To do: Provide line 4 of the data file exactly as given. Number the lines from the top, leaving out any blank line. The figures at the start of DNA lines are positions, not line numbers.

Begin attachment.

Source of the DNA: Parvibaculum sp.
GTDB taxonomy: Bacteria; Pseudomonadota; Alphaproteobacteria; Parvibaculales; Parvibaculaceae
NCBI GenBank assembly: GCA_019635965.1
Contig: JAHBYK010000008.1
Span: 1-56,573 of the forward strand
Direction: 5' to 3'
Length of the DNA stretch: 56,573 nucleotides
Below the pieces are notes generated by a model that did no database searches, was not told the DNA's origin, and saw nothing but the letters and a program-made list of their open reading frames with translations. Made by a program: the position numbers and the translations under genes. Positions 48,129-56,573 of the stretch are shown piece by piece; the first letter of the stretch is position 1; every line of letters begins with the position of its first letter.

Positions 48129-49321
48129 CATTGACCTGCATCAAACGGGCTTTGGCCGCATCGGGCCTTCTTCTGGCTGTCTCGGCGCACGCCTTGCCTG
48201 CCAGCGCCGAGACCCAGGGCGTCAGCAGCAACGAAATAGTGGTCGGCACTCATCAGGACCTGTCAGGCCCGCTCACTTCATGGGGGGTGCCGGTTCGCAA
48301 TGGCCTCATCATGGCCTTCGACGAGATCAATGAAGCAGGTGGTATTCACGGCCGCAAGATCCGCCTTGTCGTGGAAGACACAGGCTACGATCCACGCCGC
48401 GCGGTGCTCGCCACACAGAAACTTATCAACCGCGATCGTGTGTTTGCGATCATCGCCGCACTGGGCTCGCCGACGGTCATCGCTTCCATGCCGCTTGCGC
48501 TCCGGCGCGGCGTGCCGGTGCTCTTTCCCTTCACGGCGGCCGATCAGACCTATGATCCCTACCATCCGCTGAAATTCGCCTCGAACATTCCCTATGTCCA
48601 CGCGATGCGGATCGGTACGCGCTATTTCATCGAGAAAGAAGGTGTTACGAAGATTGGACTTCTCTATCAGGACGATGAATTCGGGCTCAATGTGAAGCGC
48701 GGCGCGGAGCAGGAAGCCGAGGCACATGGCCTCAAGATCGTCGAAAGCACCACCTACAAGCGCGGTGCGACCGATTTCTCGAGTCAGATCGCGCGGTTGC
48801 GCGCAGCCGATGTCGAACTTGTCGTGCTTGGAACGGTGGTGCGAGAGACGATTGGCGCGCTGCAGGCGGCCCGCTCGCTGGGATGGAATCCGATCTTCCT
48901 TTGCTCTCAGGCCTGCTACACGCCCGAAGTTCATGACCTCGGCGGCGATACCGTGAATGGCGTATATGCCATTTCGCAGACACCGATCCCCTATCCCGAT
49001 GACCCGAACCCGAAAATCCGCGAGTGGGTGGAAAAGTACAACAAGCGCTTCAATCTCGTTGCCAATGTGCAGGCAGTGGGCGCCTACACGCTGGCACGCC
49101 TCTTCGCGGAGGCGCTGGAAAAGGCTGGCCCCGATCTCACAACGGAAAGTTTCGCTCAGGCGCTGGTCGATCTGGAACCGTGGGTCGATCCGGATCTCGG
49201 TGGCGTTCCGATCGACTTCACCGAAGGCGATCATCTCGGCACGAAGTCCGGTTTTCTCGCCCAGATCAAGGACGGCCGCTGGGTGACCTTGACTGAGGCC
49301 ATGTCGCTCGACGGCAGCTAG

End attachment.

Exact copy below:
Contig: JAHBYK010000008.1